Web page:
When a study comes from a respected university, in this case the University of Minnesota’s Carlson School of Business, one would expect a to read a less biased revelation than, “women seek luxury items to prevent other women from stealing their man.” The seemingly lighthearted study is, in fact, classically sexist and horrifying for both female students and the public.
Vladas Griskevicius, a management professor and doctoral student, carried out the study with Yajin Wang through the marketing and psychology departments. Their work has since been picked up by the Journal of Consumer Research.
The study claims four main ideas: that women are less likely to flirt with the husbands of a woman carrying designer items; that regardless of who purchased the items, other women would assume that a man bought them for her; that what a woman is wearing in terms of brand recognition is a sign of her man’s devotion to her; and that as a result, she buys things to ward of rival women who could (and otherwise would) threaten her relationship.
What the study showcases is the reoccurring theme of female cattiness and competition, in which women judge others based only on their perceived success with men. It hammers in the notion that a woman’s greatest desire is to have a financially devoted man, and that it’s not okay for lots of women to have a devoted man. If one does, the others need to out-do her. And if that notion isn’t enough, it paints the picture that women never have substantial relationships with their partners. According to the study’s logic, a woman walking around a department store who sees another woman without a designer handbag would subconsciously see that as an invitation to destroy the second woman's relationship. Evidently, it does not matter that she doesn’t know anything about the perceived man other than the fact that he has money. Any morals she might have are subordinate to her primal female jealousy. She definitely can’t be thinking about anything of importance in public when her mind is consumed by competing for a mate.
The weak link lies in how the study was conducted. It is one thing to come up with uncomfortable findings about women’s behaviour, but it's another thing to employ obvious presumptuousness and sexism to make the "discovery." The university website details that study participants were “made to feel jealous” by imagining that another woman was flirting with her man. Then, in an apparently unrelated task, they drew a luxury brand logo onto a handbag. The conclusion was that when women felt jealous, they drew designer logos that were double the size of the others.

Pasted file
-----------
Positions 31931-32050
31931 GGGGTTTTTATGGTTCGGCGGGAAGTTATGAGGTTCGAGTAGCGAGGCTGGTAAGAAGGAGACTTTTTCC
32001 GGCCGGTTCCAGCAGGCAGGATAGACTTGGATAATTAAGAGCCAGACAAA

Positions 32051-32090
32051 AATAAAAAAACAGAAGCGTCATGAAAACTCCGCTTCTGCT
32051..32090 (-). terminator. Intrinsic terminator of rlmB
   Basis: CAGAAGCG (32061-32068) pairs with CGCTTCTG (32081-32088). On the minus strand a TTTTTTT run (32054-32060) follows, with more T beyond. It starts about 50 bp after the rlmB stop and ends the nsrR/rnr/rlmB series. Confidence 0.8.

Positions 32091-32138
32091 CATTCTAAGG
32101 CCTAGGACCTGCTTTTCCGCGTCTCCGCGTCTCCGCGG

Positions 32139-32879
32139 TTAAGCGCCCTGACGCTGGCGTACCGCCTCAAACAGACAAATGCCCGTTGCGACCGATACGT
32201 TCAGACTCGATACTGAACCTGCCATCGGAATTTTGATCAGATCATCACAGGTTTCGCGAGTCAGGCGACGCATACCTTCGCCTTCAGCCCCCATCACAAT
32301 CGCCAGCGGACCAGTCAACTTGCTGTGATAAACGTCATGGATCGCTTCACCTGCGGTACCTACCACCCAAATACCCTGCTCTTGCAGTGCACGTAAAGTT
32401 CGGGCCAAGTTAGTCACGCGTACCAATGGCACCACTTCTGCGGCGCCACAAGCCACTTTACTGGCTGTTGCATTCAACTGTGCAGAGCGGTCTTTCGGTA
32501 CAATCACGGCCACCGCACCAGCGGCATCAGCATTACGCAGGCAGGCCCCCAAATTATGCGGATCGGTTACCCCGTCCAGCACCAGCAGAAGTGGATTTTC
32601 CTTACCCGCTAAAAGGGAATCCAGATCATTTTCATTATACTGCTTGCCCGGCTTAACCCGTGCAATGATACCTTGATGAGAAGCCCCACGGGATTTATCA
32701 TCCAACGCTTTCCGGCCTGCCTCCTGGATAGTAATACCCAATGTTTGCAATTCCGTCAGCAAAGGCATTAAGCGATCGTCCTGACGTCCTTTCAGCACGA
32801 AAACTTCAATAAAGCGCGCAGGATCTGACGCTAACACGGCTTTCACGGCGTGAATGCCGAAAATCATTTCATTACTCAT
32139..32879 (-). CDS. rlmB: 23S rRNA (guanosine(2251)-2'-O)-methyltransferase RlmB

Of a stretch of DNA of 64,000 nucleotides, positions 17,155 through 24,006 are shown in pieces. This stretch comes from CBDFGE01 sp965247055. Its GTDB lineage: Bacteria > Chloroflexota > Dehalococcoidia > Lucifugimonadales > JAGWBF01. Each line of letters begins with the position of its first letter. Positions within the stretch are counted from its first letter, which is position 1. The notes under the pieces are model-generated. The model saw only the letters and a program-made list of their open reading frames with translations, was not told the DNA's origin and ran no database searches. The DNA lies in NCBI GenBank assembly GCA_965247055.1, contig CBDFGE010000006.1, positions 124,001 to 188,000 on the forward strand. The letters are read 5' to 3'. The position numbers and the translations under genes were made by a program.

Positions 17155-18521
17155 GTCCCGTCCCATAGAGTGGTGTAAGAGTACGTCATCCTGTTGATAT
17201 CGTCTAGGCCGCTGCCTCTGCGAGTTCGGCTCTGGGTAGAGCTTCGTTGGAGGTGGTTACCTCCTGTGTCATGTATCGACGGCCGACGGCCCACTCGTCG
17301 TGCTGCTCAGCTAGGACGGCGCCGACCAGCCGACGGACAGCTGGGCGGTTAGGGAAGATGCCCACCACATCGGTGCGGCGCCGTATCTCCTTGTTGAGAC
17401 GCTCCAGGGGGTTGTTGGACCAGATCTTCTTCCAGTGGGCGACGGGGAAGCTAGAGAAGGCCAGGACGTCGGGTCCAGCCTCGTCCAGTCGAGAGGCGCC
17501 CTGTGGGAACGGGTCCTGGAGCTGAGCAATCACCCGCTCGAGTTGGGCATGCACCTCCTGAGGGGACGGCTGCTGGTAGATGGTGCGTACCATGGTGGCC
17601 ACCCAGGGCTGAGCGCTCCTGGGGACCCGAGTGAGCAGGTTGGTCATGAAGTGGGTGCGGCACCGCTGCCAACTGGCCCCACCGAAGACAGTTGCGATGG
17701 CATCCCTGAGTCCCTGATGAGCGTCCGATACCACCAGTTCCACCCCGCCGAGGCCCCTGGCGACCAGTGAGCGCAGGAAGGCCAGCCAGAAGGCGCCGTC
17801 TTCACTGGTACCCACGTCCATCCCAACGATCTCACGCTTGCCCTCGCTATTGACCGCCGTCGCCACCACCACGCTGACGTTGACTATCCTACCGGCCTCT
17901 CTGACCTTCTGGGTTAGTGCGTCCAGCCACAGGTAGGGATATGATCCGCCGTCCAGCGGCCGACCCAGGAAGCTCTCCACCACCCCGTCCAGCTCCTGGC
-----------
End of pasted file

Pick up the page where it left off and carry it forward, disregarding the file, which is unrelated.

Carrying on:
"The feeling that a relationship is being threatened by another woman automatically triggers women to want to flash Gucci, Chanel, and Fendi to other women," explains Wang. "A designer handbag or a pair of expensive shoes seems to work like a shield, where wielding a Fendi handbag successfully fends off romantic rivals."
The fact that the size of a designer logo drawing by the study participants was considered enough to draw mass conclusions about women’s competency and collective behaviour reveals a huge problem. Nowhere in the study was a sense of competition for other women’s male partners clearly proven or even indicated, which shows that the findings were heavily influenced by preexisting stereotypes that affected how the results were interpreted. While the study itself may seem trivial, it is “facts” and “revelations” such as these that tighten negative gender stereotypes.
The study reinforces a persona that women can’t seem to escape. To make matters worse, students are being taught about gender-specific consumer behavior based on university research such as this. Professor Vladas Griskevicius stated that, “Conspicuous consumption is smart for women who want to protect their relationship.”
That pseudo advice is not what women in university, or anywhere, should have to hear.